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Three of the most popular walks on St Helena

There is no better way to explore St Helena than on foot, which is why the island is a walker’s paradise. It offers spectacular views and routes that take you through a startling array of environments and microclimates, from arid desert regions to cloud forest. There are twenty Postbox Walks, devised by the St Helena Nature Conservation Group (SNCG), named because at the summit of each walk there is a Post Box containing an ink stamp and a visitors’ book. Once you have ticked these off, you might then progress to the more obscure walks, known as the Blue Dot Walks because of the blue spray paint used to mark the path with small blue dots.

Ed Thorpe at Blue Point

Ed Thorpe at Blue Point

Anyone new to the island who’s interested in walking will sooner or later be pointed in the direction of Ed Thorpe. Every weekend, Ed leads a group of avid walkers up hills, through fields, down valleys and, for the most intrepid, to some seemingly inaccessible and vertiginous spots, places that would test the resolve of the most sure-footed island goat.

Here, Ed introduces you to three of the island’s most popular walks:

1. Diana’s Peak

Diana's Peak

Looking through the tree ferns from Diana’s Peak.

The highest point on St Helena and home to many species of endemic flora and fauna. It is described by the SNCG as “a very popular walk providing stunning views around the Island on a clear day, with interesting and unique ecology”. This is a fairly easy walk along well-maintained paths, but it does rely on good weather to make the most of the views.

The Peaks are accessible from Black Gate, Wranghams or Stitches Ridge.

2.  Banks Battery

Banks Battery

Banks Battery

As the most significant line of fortifications on the island, Banks Battery was once the first line of defense against enemy ships approaching Jamestown. Ships had to approach from the north east side and sail close to the guns and fortifications otherwise they would overshoot James Bay. Approaching ships would be hailed from Repulse Point, and a runner would be sent to town with the name and nationality of the ship. The lines were abandoned around 1870 when the advent of steam meant that ships didn’t need to sail so close to the shore, so they could approach out of range of the guns.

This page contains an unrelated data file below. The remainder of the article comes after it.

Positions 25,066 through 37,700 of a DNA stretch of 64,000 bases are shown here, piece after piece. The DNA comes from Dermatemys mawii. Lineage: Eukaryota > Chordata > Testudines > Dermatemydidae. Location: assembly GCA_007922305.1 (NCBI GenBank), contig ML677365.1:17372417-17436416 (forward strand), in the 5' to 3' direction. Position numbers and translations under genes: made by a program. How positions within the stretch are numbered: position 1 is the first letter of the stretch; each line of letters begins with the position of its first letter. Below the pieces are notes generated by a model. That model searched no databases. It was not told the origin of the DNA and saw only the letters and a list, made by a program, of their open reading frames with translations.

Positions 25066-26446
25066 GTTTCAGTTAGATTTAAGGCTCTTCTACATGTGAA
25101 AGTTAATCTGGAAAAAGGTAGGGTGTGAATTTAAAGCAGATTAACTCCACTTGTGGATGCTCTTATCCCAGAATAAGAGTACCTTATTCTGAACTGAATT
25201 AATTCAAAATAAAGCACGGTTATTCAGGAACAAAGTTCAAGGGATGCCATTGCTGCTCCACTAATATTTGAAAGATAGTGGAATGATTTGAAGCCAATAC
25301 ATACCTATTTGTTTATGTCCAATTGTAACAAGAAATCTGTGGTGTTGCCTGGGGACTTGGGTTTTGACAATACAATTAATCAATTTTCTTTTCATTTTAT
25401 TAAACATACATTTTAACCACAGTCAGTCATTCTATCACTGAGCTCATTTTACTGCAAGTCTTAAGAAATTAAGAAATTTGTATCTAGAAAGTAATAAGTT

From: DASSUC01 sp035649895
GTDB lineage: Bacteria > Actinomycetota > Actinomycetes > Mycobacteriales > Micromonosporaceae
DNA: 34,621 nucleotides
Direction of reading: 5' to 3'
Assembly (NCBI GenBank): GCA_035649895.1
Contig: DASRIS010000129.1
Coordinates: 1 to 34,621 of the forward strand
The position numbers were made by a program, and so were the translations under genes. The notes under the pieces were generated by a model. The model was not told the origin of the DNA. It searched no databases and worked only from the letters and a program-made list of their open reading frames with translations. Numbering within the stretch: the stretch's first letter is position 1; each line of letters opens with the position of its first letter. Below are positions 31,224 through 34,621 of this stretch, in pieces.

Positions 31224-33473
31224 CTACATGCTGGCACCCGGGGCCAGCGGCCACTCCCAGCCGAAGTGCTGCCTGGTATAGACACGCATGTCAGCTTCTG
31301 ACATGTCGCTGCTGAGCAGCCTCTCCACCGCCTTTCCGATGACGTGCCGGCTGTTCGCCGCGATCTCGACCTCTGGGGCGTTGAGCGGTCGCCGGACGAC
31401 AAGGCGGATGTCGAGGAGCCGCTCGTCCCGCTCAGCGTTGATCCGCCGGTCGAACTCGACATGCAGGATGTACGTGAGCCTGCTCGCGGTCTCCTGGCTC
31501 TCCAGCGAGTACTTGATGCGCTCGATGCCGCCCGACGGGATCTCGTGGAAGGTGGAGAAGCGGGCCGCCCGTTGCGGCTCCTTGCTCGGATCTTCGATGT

The lines have now sadly fallen into disrepair and the path is narrow in places where the retaining wall has fallen away, so this is not a walk for those afraid of heights! However it still remains one of the easiest coastal walks as the path follows much the same contour. Banks also boasts a sheltered cove for swimming and fishing. Walkers wanting a stamp for their book will have to continue for another half an hour to Sugarloaf, as there is no postbox at Banks.

3. Longwood Barn

Longwood Barn

Longwood Barn

Although Longwood Barn is not as hard as it looks, the path is narrow in places so it is best left to the more confident walker. Good weather is essential because if the mist comes down while you are on the Barn it can be very difficult to find your way. Once on the top, head towards a mound called the ‘Haystack’, where there is a postbox. Here there are good views over Turks Cap and Prosperous Bay, where the airport is being built.

The Barn was once home to a hermit called Louden Ben who lived in a cave, presumably on the seaward side. The authenticity of this legend was verified by two intrepid Saints who found a cave with a low stone wall and the remnants of a cooking pot. However, the whereabouts of the cave remains a secret, possibly because the approach is so dangerous that the discoverers don’t wish to encourage anyone to visit it.

Ed’s top tips for walkers:

  • Take plenty of water (more than a litre)
  • Wear a decent pair of walking boots to provide ankle support
  • Take a hat and sun cream, you can burn even on an overcast day.
  • You will need a rope for some walks (i.e. Swanley and Castle Rock Plain).
  • Look out for spray paint marks, mostly blue or yellow.
  • Add or repair existing cairns.
  • Take litter home with you.
  • Tell someone where you are going.
  • Always keep an eye on the sea, rocks which are dry may be swamped without notice.
  • Keep close together on some paths to avoid rolling rocks on people below you.

If you visit and try out one of the walks then do leave your feedback by leaving a comment below or dropping The St Helena Tourist Office an email at enquiries@tourism.co.sh.

 

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